The most recent episode of NetVUE’s podcast series Callings features a conversation with scholar, writer, and speaker Deanna Thompson.
The most recent episode of NetVUE’s podcast series Callings features a conversation with scholar, writer, and speaker Deanna Thompson. She serves as the Martin E. Marty Regents Chair of Religion and the Academy at St. Olaf College, where she also directs the Lutheran Center for Faith, Values, and Community. In this conversation with hosts Erin VanLaningham and John Barton, she shares her passion to talk about “the vocations we don’t choose”—the place, she says, “where a lot of us live.”
Colorblindness often perpetuates racism by giving it a cover. It does not sufficiently address the fact that racist attitudes are part of a larger racial system, a situation that Eduardo Bonilla-Silva has called “Racism without Racists.” In this post, I briefly consider some recent work about how colorblindness negatively impacts mentoring.
Malcolm X described an early encounter with an English teacher as marking one of the major turning points in his life. In response to Mr. Ostrowski’s inquiry about what the young man was considering as a possible career, young Malcolm surprised himself by saying, “I’ve been thinking I’d like to be a lawyer.” The “reddish white man” with the thick moustache told him that he needed to be realistic and suggested Malcolm go into carpentry.
This excerpt from The Autobiography of Malcolm X is included in the first edition of Leading Lives That Matter in a section that addresses the influence of advice from others when considering vocation (“To Whom Should I Listen?”). The scene makes a reader cringe to imagine the situation and its implications, and the take-away seems clear. Thankfully, young Malcolm did not listen to the advice.
The strategy of “colorblindness” arose in part as a way to deal with the racist attitudes of the Mr. Ostrowskis of the world. In a “colorblind” society, as Omi and Winant in Racial Formation in the United States put the point, “racial inequality, racial politics, and race-consciousness itself would be greatly diminished in importance, and indeed relegated to the benighted past when discrimination and prejudice rules” (p. 22). But this imagined remedy often perpetuates racism by giving it a cover and does not sufficiently address the fact that racist attitudes are part of a larger racial system, a situation that Eduardo Bonilla-Silva has called “Racism without Racists.” In this post, I want to briefly consider some recent work about how colorblindness negatively impacts mentoring.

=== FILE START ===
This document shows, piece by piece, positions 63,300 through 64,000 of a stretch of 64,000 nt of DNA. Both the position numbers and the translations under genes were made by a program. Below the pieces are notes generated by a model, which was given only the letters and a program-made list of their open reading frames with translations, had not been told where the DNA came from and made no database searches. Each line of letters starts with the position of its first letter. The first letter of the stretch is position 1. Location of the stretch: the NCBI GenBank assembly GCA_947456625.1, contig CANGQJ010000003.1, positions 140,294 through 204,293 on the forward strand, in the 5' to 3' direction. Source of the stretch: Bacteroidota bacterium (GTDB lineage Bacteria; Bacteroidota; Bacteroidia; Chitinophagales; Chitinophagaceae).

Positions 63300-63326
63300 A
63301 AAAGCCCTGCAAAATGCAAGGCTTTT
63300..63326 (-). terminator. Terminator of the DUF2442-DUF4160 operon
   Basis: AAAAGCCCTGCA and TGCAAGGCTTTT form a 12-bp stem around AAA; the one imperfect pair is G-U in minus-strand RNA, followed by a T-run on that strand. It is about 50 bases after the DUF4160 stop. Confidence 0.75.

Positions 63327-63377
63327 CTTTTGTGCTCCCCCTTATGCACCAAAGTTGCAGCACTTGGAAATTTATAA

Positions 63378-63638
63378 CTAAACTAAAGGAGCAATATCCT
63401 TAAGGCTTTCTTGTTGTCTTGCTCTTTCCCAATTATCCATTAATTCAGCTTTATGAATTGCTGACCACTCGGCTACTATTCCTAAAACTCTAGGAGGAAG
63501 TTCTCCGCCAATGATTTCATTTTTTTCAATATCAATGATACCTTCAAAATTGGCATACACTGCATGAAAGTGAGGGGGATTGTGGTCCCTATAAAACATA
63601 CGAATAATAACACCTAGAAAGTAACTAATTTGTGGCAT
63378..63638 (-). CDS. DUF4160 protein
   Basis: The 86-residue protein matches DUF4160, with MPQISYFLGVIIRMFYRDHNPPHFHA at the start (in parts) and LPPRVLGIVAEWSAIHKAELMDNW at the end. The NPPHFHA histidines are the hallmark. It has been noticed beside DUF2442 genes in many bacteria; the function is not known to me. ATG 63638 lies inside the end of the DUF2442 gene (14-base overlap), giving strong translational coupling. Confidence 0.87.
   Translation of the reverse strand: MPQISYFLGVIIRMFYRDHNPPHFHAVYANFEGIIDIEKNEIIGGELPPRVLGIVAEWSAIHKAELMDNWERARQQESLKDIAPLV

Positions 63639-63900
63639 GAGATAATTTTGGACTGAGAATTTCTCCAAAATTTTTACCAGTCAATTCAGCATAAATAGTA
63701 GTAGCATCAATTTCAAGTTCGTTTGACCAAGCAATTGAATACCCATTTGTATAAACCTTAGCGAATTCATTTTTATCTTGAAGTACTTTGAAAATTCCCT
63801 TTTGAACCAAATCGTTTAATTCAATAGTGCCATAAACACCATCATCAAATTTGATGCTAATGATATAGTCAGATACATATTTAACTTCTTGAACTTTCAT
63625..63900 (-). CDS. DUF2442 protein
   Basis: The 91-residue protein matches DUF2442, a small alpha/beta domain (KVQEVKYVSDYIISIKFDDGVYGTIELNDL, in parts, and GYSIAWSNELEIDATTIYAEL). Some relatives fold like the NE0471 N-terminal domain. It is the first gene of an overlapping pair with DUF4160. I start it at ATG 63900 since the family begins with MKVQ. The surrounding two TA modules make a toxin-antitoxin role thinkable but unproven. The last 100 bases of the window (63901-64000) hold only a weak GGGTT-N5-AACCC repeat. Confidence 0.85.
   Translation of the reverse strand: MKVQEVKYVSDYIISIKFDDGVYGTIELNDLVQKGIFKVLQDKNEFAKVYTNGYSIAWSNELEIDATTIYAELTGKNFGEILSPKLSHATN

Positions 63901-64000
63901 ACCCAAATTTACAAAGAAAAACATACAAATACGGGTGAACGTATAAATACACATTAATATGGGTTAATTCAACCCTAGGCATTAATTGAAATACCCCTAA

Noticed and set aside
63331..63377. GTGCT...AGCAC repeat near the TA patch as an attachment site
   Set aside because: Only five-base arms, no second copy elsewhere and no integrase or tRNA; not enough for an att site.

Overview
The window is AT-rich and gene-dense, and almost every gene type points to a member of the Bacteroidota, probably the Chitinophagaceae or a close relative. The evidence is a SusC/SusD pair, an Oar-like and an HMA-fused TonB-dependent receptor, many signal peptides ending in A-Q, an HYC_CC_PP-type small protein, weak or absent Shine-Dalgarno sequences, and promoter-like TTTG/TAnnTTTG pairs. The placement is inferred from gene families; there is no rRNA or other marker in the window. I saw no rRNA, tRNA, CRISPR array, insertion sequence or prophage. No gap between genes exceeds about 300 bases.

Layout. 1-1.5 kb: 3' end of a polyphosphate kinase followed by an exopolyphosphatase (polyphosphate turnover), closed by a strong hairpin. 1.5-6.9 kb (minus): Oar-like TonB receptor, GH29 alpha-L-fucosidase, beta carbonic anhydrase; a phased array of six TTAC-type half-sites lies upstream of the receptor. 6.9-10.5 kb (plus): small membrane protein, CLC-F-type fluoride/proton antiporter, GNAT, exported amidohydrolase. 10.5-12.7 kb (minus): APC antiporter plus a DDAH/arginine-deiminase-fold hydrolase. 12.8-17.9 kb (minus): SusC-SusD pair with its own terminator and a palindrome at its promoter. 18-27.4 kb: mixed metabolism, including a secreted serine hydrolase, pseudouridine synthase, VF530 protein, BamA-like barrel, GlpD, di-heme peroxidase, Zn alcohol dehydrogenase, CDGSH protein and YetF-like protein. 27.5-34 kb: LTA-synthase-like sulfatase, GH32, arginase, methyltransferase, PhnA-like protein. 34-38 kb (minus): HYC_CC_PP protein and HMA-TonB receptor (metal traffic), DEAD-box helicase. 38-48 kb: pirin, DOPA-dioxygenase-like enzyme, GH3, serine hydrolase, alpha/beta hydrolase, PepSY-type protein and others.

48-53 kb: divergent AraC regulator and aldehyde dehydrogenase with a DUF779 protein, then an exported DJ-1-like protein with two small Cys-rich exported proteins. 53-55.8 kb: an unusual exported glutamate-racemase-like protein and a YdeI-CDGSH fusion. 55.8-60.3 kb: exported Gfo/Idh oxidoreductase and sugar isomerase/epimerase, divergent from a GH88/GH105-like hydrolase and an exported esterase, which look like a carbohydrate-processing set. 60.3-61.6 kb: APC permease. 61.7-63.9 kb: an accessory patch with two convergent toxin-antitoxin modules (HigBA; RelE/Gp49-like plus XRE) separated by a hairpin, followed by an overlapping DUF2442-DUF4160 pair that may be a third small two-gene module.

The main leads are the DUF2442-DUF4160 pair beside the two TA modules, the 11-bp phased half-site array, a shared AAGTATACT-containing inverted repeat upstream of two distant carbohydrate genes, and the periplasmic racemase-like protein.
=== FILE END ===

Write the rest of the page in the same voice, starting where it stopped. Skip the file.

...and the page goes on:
To change one’s mind is a constant dance in vocation, and it has no point of arrival.
In our First Year Seminar at Hanover College, we spend the start of the fall semester with our first-year students discussing the merit of “grit,” often assigning a TED Talk with Angela Duckworth. Our hope for the students is to provide them with an alternative framework to perfectionism, suggesting that they can interpret the mistakes and failures of their academic career as part of a “long game,” or as a necessary step in their growth as human beings.
Duckworth has been criticized for her “grit” work, citing the deceit in the Noble American Lie that “hard work, endurance and drive” will somehow always pay off, despite our many systems of oppression and absurdly unequal distribution of opportunity. In a recent podcast with Brene Brown, however, Duckworth has noted that most of the criticism she has seen of her work is better aimed at what we have thought she has said, or in our meritocratic interpretation of her studies. From her own perspective, the development of “grit” is the capacity to persevere through mistakes, failures, and changed mind(s). It might mean determining that something is clearly notfor us, and changing path(s) accordingly, rather than “forging ahead” towards something that will bring us neither joy nor life: “hard work” in this instance is certainly not valorized for its own sake.